Holly Dickes and family

Feeding the World can present huge challenges, but today’s farmer is well-equipped thanks to progress with modern innovations in technology.

Today’s farmer is also equipped with modern farm wives who work hand-in-hand with their husband, filling planter boxes while caring for the next farming generation or bringing home the bacon from off-the farm income sources.

Crofton farm wife Leonarda Arens has worked side-by-side her husband Joe on their family farm since 1981.

“Joe’s parents were still farming on his home place when the neighbor’s farm came up for sale,” Arens said. “We are still very thankful we were in a position to make the move back to Crofton.”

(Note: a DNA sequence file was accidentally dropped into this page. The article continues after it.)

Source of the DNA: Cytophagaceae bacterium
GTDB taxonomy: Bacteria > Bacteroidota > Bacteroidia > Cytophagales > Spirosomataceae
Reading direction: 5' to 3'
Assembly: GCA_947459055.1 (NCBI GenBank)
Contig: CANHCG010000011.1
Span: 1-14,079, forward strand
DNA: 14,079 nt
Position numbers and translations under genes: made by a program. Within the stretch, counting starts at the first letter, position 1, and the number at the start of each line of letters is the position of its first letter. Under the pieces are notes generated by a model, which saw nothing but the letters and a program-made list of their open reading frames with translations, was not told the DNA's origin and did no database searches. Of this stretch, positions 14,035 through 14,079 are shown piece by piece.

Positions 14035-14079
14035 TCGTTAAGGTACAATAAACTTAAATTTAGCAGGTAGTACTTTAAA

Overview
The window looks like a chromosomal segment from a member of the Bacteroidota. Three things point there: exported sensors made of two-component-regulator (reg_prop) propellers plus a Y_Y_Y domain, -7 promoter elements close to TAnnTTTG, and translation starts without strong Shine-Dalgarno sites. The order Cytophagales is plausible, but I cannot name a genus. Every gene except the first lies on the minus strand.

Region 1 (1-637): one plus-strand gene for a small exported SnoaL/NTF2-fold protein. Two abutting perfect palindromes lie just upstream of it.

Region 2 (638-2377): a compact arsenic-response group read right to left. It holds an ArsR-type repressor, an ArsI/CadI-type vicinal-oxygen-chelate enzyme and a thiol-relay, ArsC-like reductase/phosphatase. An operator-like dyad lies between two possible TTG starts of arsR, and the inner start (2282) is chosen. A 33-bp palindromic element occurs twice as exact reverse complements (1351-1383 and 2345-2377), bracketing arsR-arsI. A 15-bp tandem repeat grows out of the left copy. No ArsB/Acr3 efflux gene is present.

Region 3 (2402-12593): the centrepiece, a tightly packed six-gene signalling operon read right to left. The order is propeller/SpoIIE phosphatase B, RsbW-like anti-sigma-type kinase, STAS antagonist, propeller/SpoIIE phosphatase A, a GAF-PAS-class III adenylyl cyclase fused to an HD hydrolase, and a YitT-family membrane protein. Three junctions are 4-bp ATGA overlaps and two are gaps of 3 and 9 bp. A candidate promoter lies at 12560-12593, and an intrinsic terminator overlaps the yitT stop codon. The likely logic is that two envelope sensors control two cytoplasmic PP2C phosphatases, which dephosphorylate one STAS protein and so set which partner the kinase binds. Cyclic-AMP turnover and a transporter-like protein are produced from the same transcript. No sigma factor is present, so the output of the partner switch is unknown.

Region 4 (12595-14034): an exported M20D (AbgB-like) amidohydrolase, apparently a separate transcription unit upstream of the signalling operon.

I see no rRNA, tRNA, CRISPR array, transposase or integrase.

Joe’s parents welcomed them back to rural Crofton, and the couples worked together, sharing equipment until Joe and Leonardo made enough to buy their own equipment, piece by piece. They raised their two children on the farm and thanks to Grandpa and Grandma living one-half mile down the road, rarely had to rely on daycare for childcare.

“It was so nice to be able to drop them off at Grandma’s if the need arose like helping Joe with planting or running for parts,” Arens said.

Remembering the love Grandma shared, Joe and Leonarda made it possible for Grandma to stay at home on the farm until her death and cared for her the same way Grandma cared for her grandchildren. They are very grateful their farming life allowed them to give Mom the care she needed instead of putting her in a home.

“We had a dream to farm and Joe’s parents were very supportive,” said Arens. It made possible for them to be with his parents as they aged and have a life they loved.

Helping Joe with farming was and still is Leonarda’s career choice. She estimates she works and lives beside her husband 98 percent of everyday.

“We do everything together,” Arens said with a laugh.